Log in if you have an account
Having an account with us will allow you to check out faster in the future, store multiple addresses, view and track your orders in your account, and more.Create an account
Board Game Glossary
Let’s face it, sometimes talking to someone who is deep into tabletop games is like speaking to a space alien. The tabletop hobby is heavy with jargon, not all of which is self-explanatory or accessible to newcomers. In the interest of bridging that gap and welcoming potential newbies to this exciting hobby, we’ve compiled a glossary of useful terms for your perusal.
4x - A genre of games that centers around the following four concepts: eXplore, eXpand, eXploit, and eXterminate. In this genre, each player takes charge of an empire, army, country etc. that they must develop while competing against one another. Sometimes also referred to as “civilization building” games.
Example of a 4x game: Scythe.
Abstract - A game of strategy in which theme is absent or unimportant. Abstract games often focus on pure mechanics, often with little to no random elements, and minimum aesthetic design (except to differentiate the roles of each component within gameplay). Chess and Go are perhaps the most famous examples of this kind of game.
Example of an abstract game: Hive.
Ameritrash - A sometimes derogatory term for “American-style” produced board games. These games often have a prominent theme, emphasis on inter-player conflict, an abundance of luck based mechanics, and a large amount of components (often plastic pieces or miniatures). The term is often highly subjective, and its definition may vary between gaming communities. An alternative term for “Ameritrash” is “Amerigame”.
Example of a Ameritrash game: Mansions of Madness.
Analysis Paralysis - When a player finds themselves stuck analyzing all of their potential moves. If you’ve ever seen another player sitting across the table, eyes frozen on the board, biting their thumb, and muttering “but maybe if I do this…” while everyone waits for them to take their turn, you’ve seen someone suffering from analysis paralysis.
Beer & Pretzels Game - A casual game that is light on rules and strategy, short to play, and often containing pronounced random elements. The kind of game you play when you don’t feel like playing something that you have to focus too intensely on. Great for casual get-togethers and parties.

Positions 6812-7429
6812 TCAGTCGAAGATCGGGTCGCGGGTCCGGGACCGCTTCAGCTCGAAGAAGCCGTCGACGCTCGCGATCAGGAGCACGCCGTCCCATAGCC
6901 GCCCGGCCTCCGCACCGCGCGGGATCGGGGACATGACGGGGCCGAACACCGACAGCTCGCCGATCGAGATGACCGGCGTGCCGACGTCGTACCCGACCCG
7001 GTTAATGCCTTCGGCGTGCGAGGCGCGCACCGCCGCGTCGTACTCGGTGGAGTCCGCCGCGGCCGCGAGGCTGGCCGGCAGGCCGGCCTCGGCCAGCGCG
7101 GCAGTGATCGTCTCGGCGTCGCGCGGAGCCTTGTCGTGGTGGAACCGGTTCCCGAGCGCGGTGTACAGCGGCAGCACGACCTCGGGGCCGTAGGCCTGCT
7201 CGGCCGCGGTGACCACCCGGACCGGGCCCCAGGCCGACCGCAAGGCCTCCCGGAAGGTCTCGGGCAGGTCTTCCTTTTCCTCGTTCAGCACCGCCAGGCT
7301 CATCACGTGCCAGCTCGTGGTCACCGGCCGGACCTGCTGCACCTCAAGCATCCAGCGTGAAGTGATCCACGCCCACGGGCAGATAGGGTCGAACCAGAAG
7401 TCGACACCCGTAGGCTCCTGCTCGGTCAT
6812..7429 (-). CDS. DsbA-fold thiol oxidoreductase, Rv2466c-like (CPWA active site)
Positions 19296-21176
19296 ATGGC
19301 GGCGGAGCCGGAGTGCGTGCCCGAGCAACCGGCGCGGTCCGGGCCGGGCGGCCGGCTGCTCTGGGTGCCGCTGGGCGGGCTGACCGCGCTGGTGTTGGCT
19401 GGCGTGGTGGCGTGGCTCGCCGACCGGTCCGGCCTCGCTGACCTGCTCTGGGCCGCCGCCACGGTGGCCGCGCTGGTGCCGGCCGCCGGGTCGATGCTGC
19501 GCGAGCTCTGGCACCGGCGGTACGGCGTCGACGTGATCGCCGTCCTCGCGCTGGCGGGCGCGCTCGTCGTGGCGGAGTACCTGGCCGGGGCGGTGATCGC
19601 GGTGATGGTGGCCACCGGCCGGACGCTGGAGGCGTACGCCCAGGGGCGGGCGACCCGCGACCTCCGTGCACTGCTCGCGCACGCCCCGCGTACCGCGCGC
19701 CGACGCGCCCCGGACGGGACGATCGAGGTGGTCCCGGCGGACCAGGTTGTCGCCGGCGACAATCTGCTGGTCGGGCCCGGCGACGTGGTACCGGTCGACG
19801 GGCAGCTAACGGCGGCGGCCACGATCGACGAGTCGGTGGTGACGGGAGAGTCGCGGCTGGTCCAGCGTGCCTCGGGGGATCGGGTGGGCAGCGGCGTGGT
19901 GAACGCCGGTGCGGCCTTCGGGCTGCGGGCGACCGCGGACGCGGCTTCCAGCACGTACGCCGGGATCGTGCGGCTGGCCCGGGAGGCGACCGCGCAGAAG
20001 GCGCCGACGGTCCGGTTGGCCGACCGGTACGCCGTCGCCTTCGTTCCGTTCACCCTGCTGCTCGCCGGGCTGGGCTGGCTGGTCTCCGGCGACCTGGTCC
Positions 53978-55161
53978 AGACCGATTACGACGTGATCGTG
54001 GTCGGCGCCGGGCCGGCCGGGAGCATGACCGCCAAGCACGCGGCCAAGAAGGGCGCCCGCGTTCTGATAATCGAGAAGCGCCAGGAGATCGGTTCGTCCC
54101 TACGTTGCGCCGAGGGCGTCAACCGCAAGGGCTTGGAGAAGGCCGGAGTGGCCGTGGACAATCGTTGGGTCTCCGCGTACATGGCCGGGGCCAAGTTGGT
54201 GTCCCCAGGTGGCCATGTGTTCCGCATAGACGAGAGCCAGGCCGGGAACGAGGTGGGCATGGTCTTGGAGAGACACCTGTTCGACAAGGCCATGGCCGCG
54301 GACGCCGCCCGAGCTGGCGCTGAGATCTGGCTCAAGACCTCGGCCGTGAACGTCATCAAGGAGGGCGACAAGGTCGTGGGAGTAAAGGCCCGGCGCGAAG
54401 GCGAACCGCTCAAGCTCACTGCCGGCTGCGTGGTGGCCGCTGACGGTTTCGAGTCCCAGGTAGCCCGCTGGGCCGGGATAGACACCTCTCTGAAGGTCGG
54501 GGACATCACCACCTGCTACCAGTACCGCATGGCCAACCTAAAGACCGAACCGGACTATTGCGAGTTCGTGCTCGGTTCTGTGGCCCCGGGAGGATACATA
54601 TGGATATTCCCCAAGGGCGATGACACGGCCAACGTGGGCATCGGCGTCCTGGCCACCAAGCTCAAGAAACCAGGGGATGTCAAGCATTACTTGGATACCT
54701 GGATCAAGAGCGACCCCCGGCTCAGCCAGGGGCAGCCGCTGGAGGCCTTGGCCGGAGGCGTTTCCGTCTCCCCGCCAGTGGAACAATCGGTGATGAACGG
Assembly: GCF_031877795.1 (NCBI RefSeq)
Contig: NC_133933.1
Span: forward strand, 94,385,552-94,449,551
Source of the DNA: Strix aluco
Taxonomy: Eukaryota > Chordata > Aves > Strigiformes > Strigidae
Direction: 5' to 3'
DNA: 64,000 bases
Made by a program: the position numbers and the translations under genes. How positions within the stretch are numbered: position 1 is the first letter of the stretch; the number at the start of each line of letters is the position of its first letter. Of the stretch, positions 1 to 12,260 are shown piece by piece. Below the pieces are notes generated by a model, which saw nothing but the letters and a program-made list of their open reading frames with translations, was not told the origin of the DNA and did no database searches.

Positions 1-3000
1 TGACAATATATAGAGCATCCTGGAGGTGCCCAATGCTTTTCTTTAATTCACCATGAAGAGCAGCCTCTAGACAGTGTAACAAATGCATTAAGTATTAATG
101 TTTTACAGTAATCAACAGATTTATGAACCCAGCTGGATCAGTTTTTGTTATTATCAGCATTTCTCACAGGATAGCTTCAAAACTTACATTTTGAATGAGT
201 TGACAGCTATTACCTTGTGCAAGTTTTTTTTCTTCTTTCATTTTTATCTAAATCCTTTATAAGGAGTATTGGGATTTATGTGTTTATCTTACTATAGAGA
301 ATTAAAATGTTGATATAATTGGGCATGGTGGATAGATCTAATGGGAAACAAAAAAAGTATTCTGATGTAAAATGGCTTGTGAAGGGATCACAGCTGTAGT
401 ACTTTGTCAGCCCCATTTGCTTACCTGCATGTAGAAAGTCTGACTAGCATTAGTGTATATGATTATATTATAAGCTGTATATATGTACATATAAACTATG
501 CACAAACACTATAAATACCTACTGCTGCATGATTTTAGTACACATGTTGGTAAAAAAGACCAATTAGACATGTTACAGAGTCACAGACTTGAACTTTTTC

Example of a Beer & Pretzels game: Epic Spell Wars: Duel at Mt. Skullzfyre.
d6 (d8, d10, d12, etc.) - A common shorthand notation for a six-sided die. Other, similar shorthands refer to other types of dice with varying amounts of sides (d8, d10, d12, etc.) with the “d” standing in for the word die, and the number denoting the number of sides that the die has.
Dexterity Game - A style of board game that is based on coordination and physical interaction with the game components. Often played in real time rather than in turns. Speed and precision are paramount in this kind of game.
Example of a Dexterity game: Jungle Speed.
Euro Game - Euro-style games are a genre of board game that prioritizes elegant mechanics over theme and aesthetic (though this does not mean that there aren’t some extremely thematic or beautiful Euro games out there). With little to no random elements, gameplay is designed to run like a Swiss watch. Player elimination is rare in Euro games, with victory often being decided by who has accumulated the most “victory points”, earned by outplaying your opponents. Also sometimes called “German-style” after the country in which the genre was popularized.
Example of a Euro game: Power Grid.
Impress The Judge Game - A style of party game wherein players take turns being the “judge”, deciding which of the other players wins a round of play based on how well they think they played the game. Often humorous in nature, with the judge deciding which answer or combination of cards is the funniest, earning that player a point. Best played with friends.
An example of an Impress The Judge game: Red Flags.
CCG - A Collectible Card Game. A card game in which players collect cards, often randomly acquired by buying booster packs, and use them to compete with one another.
Example of a Collectible Card Game: Magic: The Gathering.
Cooperative - A game wherein players work together to achieve a common goal. In this genre, the game itself acts as the antagonist, and the players must work together to defeat it. Its sister term, “semi-cooperative” describes a board game that is still largely cooperative, but which also contains competitive gameplay elements.
Example of a Cooperative game: Pandemic.
Example of a Semi-cooperative game: Dead of Winter.
Deck Building Game - A card game in which the players build their deck of cards as they play. Players draft cards from a central pool, either selecting, buying, or trading for them, in order to make their decks more effective. Can be either cooperative or competitive in nature.